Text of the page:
Thanks to scientists at the Improbable Research, we now know for sure that the length of your fingers is not a good way to predict whether your body stinks. They also went ahead and determined, before anyone asked and after exhaustive experiments, that men’s ears grow bigger than women’s, as both genders age.
Oh, and since we got your attention, some company wants you guys to know that there’s no reason to apply moisturizer all Continue reading

Floating On Air

Scientists Replicate Out-of-Body
Experience. Is It All Just an Illusion?

One of the cornerstones of the mystical experience, an essential component of pretty much every tradition of spirituality since immemorial times, is now facing a big challenge: scientists at the University of Geneva claim they have “fooled” research subjects into thinking they were out of their bodies during an experiment.
Using a clever combination of cameras and virtual reality Continue reading

Harry Who?

Invisibility Silk Cloak to Be
Used for Defense, Not Magic

For all its fight for justice and the eternal quest from the truth, the superhuman struggle to avenge the violent death of his parents without abdicating his unalienable right to grow up as a healthy human being, for all the evidence that evil is lurking at every dark corner, ready to jump and reign on earth and only him, Harry Porter and his ragtag gang of dedicated friends, stand on the way, what really touched and moved people throughout this multibook, multi-billion series was the invisibility cloak.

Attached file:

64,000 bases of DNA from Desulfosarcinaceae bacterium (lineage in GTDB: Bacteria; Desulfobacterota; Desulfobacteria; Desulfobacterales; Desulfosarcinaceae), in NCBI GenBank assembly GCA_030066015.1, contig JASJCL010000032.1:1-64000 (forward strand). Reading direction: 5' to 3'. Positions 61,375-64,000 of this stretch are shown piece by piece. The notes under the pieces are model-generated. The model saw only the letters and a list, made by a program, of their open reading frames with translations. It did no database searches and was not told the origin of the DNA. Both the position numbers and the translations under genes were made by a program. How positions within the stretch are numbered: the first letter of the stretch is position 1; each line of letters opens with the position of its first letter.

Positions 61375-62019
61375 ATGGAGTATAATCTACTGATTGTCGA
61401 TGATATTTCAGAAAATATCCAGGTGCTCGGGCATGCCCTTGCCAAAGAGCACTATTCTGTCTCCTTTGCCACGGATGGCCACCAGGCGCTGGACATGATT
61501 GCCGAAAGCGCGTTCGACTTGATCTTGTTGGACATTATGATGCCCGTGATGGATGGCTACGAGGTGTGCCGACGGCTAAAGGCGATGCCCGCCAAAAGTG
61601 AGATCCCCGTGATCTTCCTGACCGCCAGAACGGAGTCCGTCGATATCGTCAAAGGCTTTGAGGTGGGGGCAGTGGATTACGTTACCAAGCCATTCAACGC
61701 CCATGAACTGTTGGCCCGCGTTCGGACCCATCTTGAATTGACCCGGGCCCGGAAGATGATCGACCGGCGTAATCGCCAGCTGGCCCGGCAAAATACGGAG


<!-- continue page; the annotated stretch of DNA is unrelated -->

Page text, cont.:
Never mind the wand, the humble origins, the destiny for greatness. What transfixed most readers of the hundreds of languages the series has been translated to so far, is something depicted only for a few pages, worn a handful of times, and completely unrelated to the highly anticipated grand finale when the once boy, now young man wizard will finally Continue reading